South Korea has confirmed plans to invest about 7.8 trillion won (US$6.5 billion) in supporting the country’s battery sector and other key domestic industries in a trade row with Japan.
South Korea said it would boost “self-sufficiency” for 100 key components, materials and equipment items such as semiconductors used in battery packs for electric vehicles— aiming to ease the country’s dependency on other nations.
The move was triggered by Japan’s removal of South Korea from a “white list” of countries with fast-track export status, which Seoul sees as retaliation after a court ordered Japanese corporations to compensate Koreans recognised as being forced to work for Japanese firms before and during the Second World War.
According to the materials and parts division of South Korea’s Ministry of Trade, Industry and Energy, there will be “intensive investment to secure urgent core technology”, including expanded R&D and an “evaluation” of proposals for the “mass production” of semiconductors.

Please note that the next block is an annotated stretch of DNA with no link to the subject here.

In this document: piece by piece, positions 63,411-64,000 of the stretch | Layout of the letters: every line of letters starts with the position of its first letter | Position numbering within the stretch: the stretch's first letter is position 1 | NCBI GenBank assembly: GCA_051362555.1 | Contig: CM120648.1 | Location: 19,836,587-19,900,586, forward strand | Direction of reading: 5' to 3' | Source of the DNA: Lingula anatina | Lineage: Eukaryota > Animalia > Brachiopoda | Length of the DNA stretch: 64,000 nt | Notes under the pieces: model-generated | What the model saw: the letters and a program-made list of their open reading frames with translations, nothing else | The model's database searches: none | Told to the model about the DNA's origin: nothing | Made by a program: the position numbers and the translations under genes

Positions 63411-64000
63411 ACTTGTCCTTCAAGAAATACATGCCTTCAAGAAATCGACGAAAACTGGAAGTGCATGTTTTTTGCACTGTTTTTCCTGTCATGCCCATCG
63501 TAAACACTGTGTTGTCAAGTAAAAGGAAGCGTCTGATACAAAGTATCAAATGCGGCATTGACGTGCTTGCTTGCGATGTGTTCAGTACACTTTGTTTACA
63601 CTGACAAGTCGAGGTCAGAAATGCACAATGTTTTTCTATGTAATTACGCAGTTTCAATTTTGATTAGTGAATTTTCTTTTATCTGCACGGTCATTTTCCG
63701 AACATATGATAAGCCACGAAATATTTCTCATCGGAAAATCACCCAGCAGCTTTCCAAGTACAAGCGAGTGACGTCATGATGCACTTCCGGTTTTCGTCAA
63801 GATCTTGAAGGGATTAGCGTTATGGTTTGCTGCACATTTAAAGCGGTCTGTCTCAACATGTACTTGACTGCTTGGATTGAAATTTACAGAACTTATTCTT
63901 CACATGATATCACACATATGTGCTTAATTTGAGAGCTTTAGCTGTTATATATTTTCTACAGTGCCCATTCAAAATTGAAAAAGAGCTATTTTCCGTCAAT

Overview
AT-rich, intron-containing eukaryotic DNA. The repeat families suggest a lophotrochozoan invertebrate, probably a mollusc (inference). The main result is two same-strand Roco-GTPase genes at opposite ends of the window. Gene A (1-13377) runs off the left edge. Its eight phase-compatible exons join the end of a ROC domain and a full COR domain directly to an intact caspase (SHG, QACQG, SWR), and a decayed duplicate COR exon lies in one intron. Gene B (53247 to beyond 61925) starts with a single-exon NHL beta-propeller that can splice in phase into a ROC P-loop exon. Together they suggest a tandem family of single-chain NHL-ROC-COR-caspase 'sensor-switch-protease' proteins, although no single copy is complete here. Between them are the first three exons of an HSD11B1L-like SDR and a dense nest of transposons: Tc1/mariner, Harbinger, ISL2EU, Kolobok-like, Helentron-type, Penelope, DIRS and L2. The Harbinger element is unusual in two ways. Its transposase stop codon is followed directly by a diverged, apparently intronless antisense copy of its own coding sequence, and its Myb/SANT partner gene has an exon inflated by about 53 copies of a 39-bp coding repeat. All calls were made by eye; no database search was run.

Tokyo has said its actions are based on national security concerns.
However, South Korean president Moon Jae-in (pictured) told domestic industry leaders: “As a fundamental countermeasure, we have to take this as an opportunity to reduce our reliance on overseas sources by drastically raising the rate of localisation for the core technologies, key parts, materials and equipment needed by Korea’s mainstay industries.”
Earlier this month, South Korea reportedly broke ground on the country’s first recycling centre dedicated to breaking and recycling EV battery packs.